Secondly you have design center options,  which is the fun part, where you get to go the the design center and pick everything you want:  cabinets, floors, paint, backsplash plumbing fixtures, shower tile, extra lighting or electrical, door hardware, etc.  You really have no idea what everything in your wish list will cost until you have that appointment which is AFTER you have already signed a contract. 

A good rule of thumb is to figure about 15-30 % of the base price of the home in option money OR have a predetermined budget in mind for what you can spend at the design center and choose everything you want, and then eliminate what you can go without if the total goes over your budget.

The one exception to this is if you find a standing inventory home, which is completed – then you will know the true cost of the home. 

One other important thing to be aware of is in a new build they are going to require more money outlay up front.  Each homebuilder is different in their downpayment requirements but typically you place a downpayment to go to contract, and then they will collect a portion of the lot premium and structural options which remember are selected at time of contract.  Then once you have your design center apportionment about a month later – they will require a percentage of those selections.  The percentage of the option money you give is NON-REFUNDABLE.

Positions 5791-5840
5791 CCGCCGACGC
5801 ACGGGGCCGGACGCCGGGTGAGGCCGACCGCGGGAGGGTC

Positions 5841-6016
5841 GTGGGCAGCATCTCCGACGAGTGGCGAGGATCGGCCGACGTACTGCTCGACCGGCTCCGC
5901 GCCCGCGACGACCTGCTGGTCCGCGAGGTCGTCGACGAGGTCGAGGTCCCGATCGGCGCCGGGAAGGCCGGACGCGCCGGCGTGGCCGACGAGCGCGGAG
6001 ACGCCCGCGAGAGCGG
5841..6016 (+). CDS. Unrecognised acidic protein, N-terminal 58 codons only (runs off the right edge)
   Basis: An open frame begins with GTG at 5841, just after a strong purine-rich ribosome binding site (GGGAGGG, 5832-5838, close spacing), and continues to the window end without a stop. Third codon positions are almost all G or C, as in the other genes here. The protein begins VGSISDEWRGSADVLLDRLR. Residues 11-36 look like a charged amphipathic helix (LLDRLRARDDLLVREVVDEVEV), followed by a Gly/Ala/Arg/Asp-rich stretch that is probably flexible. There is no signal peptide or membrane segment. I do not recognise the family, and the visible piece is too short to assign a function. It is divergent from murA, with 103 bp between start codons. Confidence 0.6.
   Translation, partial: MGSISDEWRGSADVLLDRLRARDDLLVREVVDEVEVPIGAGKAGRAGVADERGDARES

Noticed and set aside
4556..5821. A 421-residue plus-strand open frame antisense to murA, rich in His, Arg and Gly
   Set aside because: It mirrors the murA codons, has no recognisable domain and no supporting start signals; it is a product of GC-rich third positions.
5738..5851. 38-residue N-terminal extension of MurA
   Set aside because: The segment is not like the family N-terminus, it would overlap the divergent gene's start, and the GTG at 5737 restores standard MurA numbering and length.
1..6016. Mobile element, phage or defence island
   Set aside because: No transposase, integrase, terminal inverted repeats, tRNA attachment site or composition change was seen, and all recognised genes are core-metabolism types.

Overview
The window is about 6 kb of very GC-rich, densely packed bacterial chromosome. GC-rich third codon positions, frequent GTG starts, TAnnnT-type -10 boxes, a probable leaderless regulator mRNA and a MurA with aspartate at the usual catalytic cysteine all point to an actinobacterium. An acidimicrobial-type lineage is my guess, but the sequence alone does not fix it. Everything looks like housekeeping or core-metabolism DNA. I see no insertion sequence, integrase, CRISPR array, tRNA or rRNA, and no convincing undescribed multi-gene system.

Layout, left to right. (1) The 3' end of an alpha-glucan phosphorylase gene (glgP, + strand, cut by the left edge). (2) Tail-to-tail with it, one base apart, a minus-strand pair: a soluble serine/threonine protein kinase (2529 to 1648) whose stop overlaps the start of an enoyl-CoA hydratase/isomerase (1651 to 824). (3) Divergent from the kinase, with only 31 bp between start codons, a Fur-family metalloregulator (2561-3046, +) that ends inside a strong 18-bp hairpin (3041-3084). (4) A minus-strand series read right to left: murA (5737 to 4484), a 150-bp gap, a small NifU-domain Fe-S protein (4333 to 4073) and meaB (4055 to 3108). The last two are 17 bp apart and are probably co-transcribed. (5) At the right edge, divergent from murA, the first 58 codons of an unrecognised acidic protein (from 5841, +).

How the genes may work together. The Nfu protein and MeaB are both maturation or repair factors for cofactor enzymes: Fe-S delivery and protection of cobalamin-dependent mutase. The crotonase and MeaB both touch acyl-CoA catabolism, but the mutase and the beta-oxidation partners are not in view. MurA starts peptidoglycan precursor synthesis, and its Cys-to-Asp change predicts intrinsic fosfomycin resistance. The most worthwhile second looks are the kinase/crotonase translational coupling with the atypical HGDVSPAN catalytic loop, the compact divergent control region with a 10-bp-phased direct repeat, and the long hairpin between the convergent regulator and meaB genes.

Also on a new home, you will be responsible for getting a fridge, washer/dryer- unless you purchased them through the builder, window coverings, custom built out closets, and backyard landscaping, water softeners – which in a resale, those homeowners have already put in these items.  You’re going to also have this money expenditure when buying a new home.